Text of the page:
When asked if there were any memorable moments while writing his second book, Your Anxiety Beast and You: A Compassionate Guide to Living in an Increasingly Anxious World illustrated by Louise Gardner (May 26, 2020, Exisle Publishing), clinical psychologist and anxiety disorders and OCD specialist, Dr. Eric Goodman, Ph.D, reveals he suffered an illness. “I signed the contract to write the book and was very excited to write it because I really want to help people learn to see anxiety in a different way,” he tells So Booking Cool. “We want to teach it and train it, not run from it or fight it. And then I got ill. I developed hyperparathyroidism, so one of my parathyroid glands went ballistic on me, and it gave me this brain fog where I couldn’t write. I couldn’t even understand my notes of what I’d written before it.” Fortunately, after a successful surgery, his brain recovered in weeks, and he completed the book.
Amid the coronavirus pandemic and the stress it has inflicted on many, Your Anxiety Beast and You seems especially timely, which is why the release was moved from June to May. The book, mostly formatted as a workbook, was “selfishly” intended as a guide for Dr. Goodman’s clients. He also hopes doctors and therapists can use the book as a resource for their anxiety disorder patients. The overall mission is to help people realize that anxiety is not the enemy.
“Even though most of the time anxiety is overzealous and it gets it wrong, we need to have it because the world still is dangerous at times,” says Dr. Goodman. “If we lost the ability to experience anxiety, we would be dead or disabled. We have to have anxiety, and we have to have it for a lifetime. So we want it to be as discerning as it can be. We want it to know that if we need to public speak or fly on an airplane, we want it to learn that these things are not threats. And if we treat them like they are threats, then anxiety is going to do it’s job and try to protect us from it by triggering that fight or flight response.”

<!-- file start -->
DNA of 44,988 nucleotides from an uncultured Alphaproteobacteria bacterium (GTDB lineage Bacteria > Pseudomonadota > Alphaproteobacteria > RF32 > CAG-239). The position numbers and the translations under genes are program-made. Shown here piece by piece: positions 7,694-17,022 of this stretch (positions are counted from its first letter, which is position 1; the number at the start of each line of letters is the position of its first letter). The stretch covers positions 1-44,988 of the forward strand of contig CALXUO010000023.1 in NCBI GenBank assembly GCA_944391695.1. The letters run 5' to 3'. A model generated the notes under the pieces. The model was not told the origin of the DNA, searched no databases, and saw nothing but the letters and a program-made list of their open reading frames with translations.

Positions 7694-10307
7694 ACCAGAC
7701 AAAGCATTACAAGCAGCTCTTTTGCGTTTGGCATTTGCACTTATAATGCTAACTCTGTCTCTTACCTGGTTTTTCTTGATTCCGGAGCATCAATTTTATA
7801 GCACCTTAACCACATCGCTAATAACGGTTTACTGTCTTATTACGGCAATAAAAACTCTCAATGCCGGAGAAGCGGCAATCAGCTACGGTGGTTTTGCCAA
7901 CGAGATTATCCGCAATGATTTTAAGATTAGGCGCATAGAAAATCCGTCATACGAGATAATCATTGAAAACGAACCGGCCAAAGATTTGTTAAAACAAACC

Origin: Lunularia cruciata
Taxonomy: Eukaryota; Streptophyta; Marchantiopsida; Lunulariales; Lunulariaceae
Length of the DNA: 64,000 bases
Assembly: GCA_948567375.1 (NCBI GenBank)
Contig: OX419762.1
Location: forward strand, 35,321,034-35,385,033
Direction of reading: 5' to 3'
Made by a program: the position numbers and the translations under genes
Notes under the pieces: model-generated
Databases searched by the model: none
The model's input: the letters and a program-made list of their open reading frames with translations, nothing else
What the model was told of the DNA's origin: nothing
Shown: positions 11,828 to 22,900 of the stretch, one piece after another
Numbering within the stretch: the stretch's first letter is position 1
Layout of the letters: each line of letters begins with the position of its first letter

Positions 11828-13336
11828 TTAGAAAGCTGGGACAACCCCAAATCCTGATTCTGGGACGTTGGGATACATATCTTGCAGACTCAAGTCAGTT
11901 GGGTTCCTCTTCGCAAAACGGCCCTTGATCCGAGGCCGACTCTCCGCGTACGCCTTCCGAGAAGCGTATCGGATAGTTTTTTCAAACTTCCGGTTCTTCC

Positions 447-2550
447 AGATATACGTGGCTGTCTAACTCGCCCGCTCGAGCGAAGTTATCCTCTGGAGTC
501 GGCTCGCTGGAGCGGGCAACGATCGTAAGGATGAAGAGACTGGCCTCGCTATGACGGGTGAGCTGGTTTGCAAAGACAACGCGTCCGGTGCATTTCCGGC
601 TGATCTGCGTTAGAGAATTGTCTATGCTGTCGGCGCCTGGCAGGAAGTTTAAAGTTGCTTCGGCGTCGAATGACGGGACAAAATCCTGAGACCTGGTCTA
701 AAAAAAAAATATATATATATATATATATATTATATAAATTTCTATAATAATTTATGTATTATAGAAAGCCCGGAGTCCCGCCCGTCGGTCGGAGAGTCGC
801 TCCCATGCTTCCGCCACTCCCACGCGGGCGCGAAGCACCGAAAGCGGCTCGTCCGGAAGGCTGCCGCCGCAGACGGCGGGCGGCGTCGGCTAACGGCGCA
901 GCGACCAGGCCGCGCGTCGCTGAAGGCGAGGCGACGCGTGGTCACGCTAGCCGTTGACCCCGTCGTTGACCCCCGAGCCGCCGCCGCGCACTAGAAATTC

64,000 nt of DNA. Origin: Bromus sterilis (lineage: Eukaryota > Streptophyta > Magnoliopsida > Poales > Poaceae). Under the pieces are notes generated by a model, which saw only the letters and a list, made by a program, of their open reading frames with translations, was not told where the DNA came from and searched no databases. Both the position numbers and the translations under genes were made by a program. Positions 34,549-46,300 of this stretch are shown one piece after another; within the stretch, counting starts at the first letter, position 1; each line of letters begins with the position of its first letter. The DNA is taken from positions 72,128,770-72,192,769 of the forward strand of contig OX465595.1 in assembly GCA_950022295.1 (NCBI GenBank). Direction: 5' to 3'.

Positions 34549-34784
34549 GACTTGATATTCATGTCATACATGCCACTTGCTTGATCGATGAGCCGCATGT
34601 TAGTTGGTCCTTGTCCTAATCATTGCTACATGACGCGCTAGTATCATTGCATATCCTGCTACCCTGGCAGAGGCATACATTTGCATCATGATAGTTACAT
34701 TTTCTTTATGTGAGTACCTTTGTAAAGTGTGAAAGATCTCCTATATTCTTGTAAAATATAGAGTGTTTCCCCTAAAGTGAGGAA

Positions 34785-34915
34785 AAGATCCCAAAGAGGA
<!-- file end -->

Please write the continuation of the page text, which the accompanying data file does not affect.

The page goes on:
He likens the concept to holding a crying baby. It’s unpleasant that the baby is crying, but instead of squeezing it, one would (hopefully) hold the baby gently. It’s about showing compassion, hence the full title of Dr. Goodman’s book.
Watch the interview to learn more about Dr. Goodman including what inspired him to become a psychologist; his observations so far about COVID-19; his experience on working with his patients virtually; being introverted; social anxiety; the knowledge he acquired as student that he applies to teaching; how he has grown as an author since his first book Social Courage: Coping and thriving with the reality of social anxiety; and his plans on a children’s graphic novel book about anxiety; and more! For more information and/or to connect, visit Dr. Goodman on Twitter.